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Presidio's Historic Cavalry Barracks Rehab Earns LEED Gold Rating


Presidio of San Francisco (May 10, 2011) — The Presidio’s historic Cavalry Barracks has been awarded a gold certification for Leadership in Energy and Environmental Design (LEED) by the U.S. Green Building Council (USGBC). The barracks is just the second registered historic building in San Francisco to be gold certified in the LEED-CS (Core and Shell) category. The first, the former nurses’ dormitory in the Public Health Service District, is also located in the Presidio.

The honor further cements the Presidio Trust’s status as a leader in using green building practices to rehabilitate historic buildings. The barracks is the fourth project in the park to receive LEED certification, all at the gold or platinum level. The Trust expects seven other projects will eventually be LEED certified as well.

“Rehabilitating an historic building is itself a sustainable practice,” says Chandler McCoy, associate director for planning for the Presidio Trust. “After all, the ‘greenest’ building is one that already exists and is given another 50 years of life.”

The Presidio of San Francisco is the largest historic preservation project underway in the nation today. Of the 750 buildings in the Presidio, 469 are on the National Register of Historic Places. The Trust has rehabilitated over half of the historic buildings in the Presidio and has received numerous Preservation Design Awards in recognition for its historic rehabilitation work.

“It’s a natural fit for us,” says Craig Middleton, the Trust’s Executive Director. “Our aim is to transform a centuries-old military post into a national park site distinguished by a track record of using sustainable practices in the redevelopment of historic buildings and infrastructure.”

Built in 1902, the two-story, wood-frame barracks received a complete rehabilitation. The building is not only designed “green,” but looks the part as well with a new “living” roof planted atop a conference room. The outside walls are draped in bougainvillea (though it will be another year before it is fully grown in), which provide an efficient and natural form of insulation.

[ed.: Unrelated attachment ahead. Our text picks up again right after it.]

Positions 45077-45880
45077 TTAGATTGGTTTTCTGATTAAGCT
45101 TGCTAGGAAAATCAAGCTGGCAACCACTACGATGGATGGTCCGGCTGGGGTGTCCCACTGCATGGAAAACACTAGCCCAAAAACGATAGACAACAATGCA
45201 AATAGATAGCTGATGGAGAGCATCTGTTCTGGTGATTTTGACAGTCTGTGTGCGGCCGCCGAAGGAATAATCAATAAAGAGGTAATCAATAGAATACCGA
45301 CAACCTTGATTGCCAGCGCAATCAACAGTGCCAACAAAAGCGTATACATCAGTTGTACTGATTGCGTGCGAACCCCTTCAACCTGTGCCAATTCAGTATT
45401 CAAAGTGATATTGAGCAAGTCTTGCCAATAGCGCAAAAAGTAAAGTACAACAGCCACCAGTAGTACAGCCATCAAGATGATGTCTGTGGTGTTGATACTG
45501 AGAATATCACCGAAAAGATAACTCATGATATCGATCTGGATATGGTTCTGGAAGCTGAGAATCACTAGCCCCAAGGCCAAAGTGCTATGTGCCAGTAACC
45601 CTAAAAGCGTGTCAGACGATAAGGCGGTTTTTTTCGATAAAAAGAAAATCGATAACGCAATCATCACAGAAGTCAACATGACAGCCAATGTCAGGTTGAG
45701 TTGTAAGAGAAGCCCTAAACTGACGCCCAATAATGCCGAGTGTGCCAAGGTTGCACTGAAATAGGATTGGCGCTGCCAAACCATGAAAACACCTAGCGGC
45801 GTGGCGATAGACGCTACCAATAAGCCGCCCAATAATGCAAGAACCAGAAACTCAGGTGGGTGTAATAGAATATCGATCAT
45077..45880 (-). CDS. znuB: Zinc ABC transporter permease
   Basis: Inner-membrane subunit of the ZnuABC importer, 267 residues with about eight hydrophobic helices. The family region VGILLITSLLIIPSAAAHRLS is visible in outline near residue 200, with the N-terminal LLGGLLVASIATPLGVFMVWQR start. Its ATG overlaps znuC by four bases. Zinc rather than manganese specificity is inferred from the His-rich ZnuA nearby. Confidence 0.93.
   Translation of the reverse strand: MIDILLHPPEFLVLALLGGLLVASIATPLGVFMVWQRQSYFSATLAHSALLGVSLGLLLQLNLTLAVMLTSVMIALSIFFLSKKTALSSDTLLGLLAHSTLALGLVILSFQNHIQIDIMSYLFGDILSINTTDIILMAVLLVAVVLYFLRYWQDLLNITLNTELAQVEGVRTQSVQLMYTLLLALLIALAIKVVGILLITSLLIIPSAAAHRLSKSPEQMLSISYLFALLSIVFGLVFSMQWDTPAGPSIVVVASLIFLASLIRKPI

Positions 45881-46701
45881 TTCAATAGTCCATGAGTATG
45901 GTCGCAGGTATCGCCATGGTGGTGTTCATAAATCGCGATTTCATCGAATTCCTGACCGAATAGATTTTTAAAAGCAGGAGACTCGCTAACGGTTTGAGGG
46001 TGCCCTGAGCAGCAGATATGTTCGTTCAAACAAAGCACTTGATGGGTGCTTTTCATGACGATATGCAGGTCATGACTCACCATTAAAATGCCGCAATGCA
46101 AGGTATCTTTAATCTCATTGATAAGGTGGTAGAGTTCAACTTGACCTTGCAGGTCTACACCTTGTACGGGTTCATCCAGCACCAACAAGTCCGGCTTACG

The building’s interior features ornate, pressed metal ceilings, an unusual system of supporting beams, detailed cast-iron columns, fireplaces and mantels and the original staircase and railings€”all of which were preserved during the rehabilitation, as was its stately façade.

“It’s a wonderful, rich building with a lot of character,” says Rob Wallace, an architect with the Trust. “We modernized the building, brought it up to current standards capable of supporting contemporary uses, yet at the same time we maintained the building’s historic character.”

The 109-year old barracks is unique among Presidio buildings. Perched on a hillside overlooking Crissy Field, it is surrounded by woods. It served as home to the cavalry soldiers who trained at the Presidio in the early part of the century, before they shipped out to fight the war in the Philippines; and later to protect California’s newly created national parks, Yosemite and Kings Canyon.

In the years since the Army left the Presidio, the barracks has served as “swing space” for several San Francisco schools while their permanent buildings were being remodeled or constructed. Its location makes it suitable for a wide range of possible uses from office space for single or multiple tenants to educational purposes.

For leasing information call the Presidio Trust Real Estate office at: (415) 561-5335.

The Presidio Trust was established by the United States Congress in 1996 to administer the Presidio of San Francisco, an urban national park site that is located at the base of the Golden Gate Bridge. The Presidio is known for spectacular views, historic forest and rare and endangered plants and wildlife. The Presidio also comprises nearly 6 million square feet of buildings, including 469 historic structures that contribute to the Presidio’s status as a National Historic Landmark District. “

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